Written by Bobby
Updated by Sadie
Recently updated on June 16th, 2021
Updated the Yousician logo and home page screenshot, as well as the Rocksmith home page which now features content promoting Rocksmith Plus.
Yousician VS Rocksmith
While both programs employ a similar format and do a good job reading guitar input, Yousician does a better job with educational aspects of the guitar, while Rocksmith is more focused on song lessons.
Yousician and Rocksmith are both similar programs in that they use a real guitar interacting with a video-game interface to teach you how to play. Rocksmith is a direct descendant of Guitar Hero, while Yousician is a similar concept that focuses more on the educational aspect of guitar, rather than the video game interface.
In this article, we're doing a direct Yousician VS Rocksmith comparison to look at the two learning programs side by side.
Keep in mind:
I've used both Yousician and Rocksmith expressly for the purpose of writing this review. I purchased the programs outright, just like you would, and reviewed them on my own time. I am not being paid by either Yousician or Rocksmith to review their products.
Compare to Similar Programs
However, Guitar Chalk is entirely reader supported. We do this without running traditional banner ads or selling sponsored articles. Instead, we're compensated by the guitar programs we do recommend, which you can browse in the comparison table below, perhaps if Yousician and Rocksmith don't suite your needs. If you sign up for a membership it helps out Guitar Chalk at no extra cost to you. Even a free trial sign up helps.
Yousician vs Rocksmith: A Direct Side-by-Side Comparison
We'll start with some basic information about Yousician and Rocksmith, some of which doesn't necessarily pertain to both programs.
Memberships (copies sold) as of 2019
Free Trial Period
(Revised number: October 2020 - Yousician has previously had seven and 14-day free trials)
Total Number of Lessons
85 edu lessons
Styles (Genres) Covered
$119.88 (per year)
$40 (one-time fee)
There are some comparison issues because of the differences between a console video game and membership site formats. For example, Rocksmith doesn't have "members" like Yousician does, so it's hard to compare the popularity of the two.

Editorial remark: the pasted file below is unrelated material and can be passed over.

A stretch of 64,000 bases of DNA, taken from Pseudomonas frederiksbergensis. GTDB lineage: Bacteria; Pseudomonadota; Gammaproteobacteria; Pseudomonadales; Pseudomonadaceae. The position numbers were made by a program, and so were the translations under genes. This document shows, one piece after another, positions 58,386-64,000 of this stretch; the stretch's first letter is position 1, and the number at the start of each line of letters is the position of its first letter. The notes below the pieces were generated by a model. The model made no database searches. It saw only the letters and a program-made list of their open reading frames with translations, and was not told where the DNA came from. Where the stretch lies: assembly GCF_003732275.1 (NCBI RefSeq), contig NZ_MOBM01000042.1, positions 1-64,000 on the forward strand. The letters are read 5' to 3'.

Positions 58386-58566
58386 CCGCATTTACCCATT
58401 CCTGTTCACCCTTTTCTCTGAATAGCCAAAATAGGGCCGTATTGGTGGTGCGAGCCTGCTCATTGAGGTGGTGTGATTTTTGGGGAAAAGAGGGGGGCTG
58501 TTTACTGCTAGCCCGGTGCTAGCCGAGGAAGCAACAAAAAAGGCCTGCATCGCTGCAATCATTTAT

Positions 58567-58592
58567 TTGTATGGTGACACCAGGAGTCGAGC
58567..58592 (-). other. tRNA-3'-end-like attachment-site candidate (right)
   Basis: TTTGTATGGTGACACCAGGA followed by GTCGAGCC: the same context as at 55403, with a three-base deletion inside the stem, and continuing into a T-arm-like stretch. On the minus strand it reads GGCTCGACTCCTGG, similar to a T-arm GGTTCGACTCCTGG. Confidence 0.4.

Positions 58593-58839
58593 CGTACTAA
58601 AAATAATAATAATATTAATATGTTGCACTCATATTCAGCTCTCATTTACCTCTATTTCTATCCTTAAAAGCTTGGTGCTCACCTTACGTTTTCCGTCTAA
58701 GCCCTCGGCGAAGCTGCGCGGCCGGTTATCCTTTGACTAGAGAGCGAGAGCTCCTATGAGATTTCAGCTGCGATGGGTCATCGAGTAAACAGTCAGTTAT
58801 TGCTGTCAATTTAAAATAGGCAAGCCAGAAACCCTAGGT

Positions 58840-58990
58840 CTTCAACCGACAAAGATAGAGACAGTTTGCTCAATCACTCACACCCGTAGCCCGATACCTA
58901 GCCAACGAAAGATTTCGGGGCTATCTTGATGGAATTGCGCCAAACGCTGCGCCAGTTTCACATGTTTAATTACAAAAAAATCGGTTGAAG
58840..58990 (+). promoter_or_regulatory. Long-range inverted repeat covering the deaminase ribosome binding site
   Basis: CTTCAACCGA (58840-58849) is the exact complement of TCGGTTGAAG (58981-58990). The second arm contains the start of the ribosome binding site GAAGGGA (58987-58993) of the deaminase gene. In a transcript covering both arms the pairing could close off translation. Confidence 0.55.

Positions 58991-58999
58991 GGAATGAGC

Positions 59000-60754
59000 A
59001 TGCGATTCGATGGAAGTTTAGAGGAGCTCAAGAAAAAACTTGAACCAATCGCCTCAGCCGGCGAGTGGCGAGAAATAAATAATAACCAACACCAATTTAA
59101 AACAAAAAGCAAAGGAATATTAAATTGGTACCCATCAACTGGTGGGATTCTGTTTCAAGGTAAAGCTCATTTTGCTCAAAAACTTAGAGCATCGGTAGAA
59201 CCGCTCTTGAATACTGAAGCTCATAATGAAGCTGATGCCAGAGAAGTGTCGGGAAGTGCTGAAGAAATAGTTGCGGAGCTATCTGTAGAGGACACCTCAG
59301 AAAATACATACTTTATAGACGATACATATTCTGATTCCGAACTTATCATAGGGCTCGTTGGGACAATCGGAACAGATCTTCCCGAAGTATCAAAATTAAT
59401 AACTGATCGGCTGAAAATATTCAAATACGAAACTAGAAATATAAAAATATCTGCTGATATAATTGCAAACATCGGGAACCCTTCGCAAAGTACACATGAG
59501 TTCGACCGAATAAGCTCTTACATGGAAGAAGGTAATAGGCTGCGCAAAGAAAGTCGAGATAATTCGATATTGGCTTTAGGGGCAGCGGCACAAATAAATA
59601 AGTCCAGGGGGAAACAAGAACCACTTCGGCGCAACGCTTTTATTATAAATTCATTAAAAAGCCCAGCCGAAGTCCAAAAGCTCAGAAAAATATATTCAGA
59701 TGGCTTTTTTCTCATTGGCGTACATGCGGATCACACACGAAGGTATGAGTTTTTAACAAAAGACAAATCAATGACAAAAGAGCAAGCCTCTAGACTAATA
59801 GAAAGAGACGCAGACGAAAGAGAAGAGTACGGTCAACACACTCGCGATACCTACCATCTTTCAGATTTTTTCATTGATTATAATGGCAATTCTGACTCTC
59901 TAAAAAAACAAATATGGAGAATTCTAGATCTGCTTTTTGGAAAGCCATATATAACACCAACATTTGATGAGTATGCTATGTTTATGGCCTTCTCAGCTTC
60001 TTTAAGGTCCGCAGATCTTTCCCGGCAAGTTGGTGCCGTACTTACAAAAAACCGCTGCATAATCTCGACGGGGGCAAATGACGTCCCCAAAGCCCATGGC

Also, the pricing of Rocksmith is a one-time flat fee and not a monthly recurring membership like Yousician.
Rocksmith is a better value based on it being a one-time fee that's already much cheaper than the yearly Yousician membership cost.
I should also note that Rocksmith, like most video games, is developed by a parent company called Ubisoft. Yousician - on the other hand - is its own company and does not have a parent developer group.
Skill Level, Depth and Challenge
Again, it's hard to grade the programs against one another because of format. Rocksmith doesn't really have "lessons" as much as they do songs, though they do provide some EDU material. To grade them on addressing skill, I'm basing my assessment off how effective the Rocksmith song lessons are as well as the 85 educational lessons included in the original game.
Yousician focuses heavily on actual lessons and not just song material, at least compared to Rocksmith. In Yousician, you can't really even use the song lessons without an upgraded membership, where licensed songs are behind a second pay wall.
Structure, Design and User Experience
From a design perspective, both program are quite good, though I didn't like how dark the Rocksmith interface seemed in a lot of places. Navigating course content is better in Yousician, primarily because Rocksmith doesn't really break their material up into courses. Both are fun to explore with a modern aesthetic and updated UI/UX standards.
Interior Course Navigation